This article was created in partnership with Oasis Passport. wrkfrce readers can get $250 off a new membership by using the code WRKPASSPORT250
If you’re like me, 2020 brought many unexpected lifestyle and work changes. While I’ve always had the freedom to work from anywhere, that became the new full-time reality in March, when the coronavirus pandemic began spreading across the West Coast. The Oakland-based digital media company I worked for ditched its coworking space of five years on the shores of the San Francisco Bay and in doing so plunged me into a state of digital nomadism for the foreseeable future.
The lifestyle undoubtedly has made it easier for my cohabiting partner and me to work from the road for about a year now. We’ve posted up in various family members’ homes, from Southern California to Colorado to Minnesota to Missouri. We’ve tried Airbnbs outside Joshua Tree National Park and Crested Butte, Colorado. We’ve even done a few weeks driving and parking a Volkswagen van from Ventura County beaches to the shores of little-known Minnesota lakes.
But our flexibility comes with a lot of trade-offs. We have worldly possessions stashed in our parents’ garages but no place to call our own. We’re always on the move. Sometimes we want to feel more settled, and other times we want to leave the United States entirely.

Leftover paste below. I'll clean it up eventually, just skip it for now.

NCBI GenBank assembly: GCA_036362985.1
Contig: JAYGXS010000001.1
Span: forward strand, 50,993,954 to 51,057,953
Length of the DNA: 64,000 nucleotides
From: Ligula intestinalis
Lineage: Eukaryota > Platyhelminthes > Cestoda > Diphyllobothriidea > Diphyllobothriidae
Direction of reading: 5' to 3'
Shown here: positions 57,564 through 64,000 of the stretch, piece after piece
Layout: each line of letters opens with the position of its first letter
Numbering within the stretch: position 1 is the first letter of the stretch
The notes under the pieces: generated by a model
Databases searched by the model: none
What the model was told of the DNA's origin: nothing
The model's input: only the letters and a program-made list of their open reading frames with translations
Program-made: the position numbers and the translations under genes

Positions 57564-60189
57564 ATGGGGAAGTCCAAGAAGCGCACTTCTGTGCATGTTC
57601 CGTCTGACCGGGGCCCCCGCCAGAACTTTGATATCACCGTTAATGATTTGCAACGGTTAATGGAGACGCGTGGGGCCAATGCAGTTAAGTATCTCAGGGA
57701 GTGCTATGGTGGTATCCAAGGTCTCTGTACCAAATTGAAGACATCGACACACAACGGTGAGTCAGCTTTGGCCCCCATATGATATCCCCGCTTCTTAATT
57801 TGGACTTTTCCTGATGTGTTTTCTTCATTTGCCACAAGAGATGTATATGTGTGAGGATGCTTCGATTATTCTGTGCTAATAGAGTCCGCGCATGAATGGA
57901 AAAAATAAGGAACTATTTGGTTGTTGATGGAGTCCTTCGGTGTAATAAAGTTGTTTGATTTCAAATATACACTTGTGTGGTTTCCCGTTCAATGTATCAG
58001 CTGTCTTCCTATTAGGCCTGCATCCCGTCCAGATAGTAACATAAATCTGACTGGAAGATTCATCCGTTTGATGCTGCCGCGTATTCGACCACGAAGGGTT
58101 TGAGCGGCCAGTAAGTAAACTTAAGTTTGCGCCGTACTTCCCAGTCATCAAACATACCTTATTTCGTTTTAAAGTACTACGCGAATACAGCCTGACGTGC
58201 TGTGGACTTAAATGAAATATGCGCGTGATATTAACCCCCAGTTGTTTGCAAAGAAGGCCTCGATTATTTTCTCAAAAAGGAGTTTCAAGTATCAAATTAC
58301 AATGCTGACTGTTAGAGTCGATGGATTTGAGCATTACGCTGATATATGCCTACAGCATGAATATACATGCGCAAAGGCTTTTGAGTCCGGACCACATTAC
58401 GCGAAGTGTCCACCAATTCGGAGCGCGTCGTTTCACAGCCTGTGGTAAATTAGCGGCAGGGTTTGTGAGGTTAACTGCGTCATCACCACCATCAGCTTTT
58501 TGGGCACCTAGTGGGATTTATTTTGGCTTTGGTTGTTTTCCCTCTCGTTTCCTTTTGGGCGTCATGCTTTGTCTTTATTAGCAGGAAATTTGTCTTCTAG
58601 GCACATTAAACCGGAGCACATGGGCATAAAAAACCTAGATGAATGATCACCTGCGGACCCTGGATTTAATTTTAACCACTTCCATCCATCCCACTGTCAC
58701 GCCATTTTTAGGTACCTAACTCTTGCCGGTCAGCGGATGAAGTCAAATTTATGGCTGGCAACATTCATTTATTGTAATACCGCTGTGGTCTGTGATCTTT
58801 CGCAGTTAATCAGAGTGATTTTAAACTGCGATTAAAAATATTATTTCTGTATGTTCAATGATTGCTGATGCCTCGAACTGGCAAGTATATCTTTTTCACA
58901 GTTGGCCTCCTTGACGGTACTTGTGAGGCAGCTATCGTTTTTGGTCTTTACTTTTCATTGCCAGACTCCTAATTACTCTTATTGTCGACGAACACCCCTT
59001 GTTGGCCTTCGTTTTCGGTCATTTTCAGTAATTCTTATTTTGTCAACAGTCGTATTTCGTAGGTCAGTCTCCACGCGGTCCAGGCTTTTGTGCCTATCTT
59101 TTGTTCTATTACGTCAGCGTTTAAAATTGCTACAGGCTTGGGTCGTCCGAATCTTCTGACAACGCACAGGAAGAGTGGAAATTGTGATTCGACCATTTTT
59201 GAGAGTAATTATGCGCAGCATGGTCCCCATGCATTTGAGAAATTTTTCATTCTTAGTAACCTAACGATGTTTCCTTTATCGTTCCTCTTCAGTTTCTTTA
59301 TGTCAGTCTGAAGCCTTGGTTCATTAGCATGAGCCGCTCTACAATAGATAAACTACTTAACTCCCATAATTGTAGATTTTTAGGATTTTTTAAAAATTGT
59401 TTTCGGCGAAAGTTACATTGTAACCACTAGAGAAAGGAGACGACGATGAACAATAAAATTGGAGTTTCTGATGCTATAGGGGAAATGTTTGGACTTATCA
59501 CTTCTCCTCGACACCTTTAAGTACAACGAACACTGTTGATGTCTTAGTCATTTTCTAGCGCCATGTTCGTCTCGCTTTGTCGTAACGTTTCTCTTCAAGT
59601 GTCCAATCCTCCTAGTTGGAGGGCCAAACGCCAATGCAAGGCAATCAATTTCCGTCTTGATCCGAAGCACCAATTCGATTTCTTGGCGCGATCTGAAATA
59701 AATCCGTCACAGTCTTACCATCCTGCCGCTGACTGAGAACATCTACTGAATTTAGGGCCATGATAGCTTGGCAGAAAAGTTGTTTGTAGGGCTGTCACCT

The Rise of Digital Nomadism: Before the Influencer and #Vanlife
Believe it or not, digital nomadism and working from anywhere were already well established long before Instagram, social media influencers, or #vanlife. Research out of the University of Sydney traces digital nomadism roots back to the early 2000s, when primarily IT companies began allowing software engineers and developers to work from anywhere. However, it wasn’t until the proliferation of remote jobs and coworking spaces in the 2010s that digital nomadism really became legitimized, thanks in part to the very same technologies and innovations that allowed the concept to become a reality. Couchsurfing and Airbnb both changed the game in terms of how people traveled and looked for lodging options. Around the same time, the world’s largest coworking spaces, like WeWork and Impact Hub, also accelerated in popularity, providing a gateway to work outside the traditional office. Now, the next evolution of the space is taking off as countries offer digital nomad visas; companies like Remote Year scale up; and coliving, short-term rentals, and traditional housing converge.
Introducing the Next Wave of Upscale Digital Nomadism
Established to encourage remote workers to take advantage of their newfound flexibility to explore the world, the Oasis Passport. The Passport was created by Oasis Collections, a pioneer in the arena of branded short-term rentals. Homeowners in nearly two dozen cities have listed their places with the platform. However, unlike Airbnb rentals, these properties aren’t people’s primary residences—meaning they don’t come with photographs of random strangers or cheesy Christmas kitchen towels.
While the Passport is new, Oasis Collections is not. Launched in 2008, it started by offering luxury rentals in cities in South America, Europe, and the United States, so you know it’s got this whole arrangement dialed. Oasis hits the sweet spot of upscale digital nomadism by blending an established hospitality and travel company with stylish homes in some of the world’s coolest cities.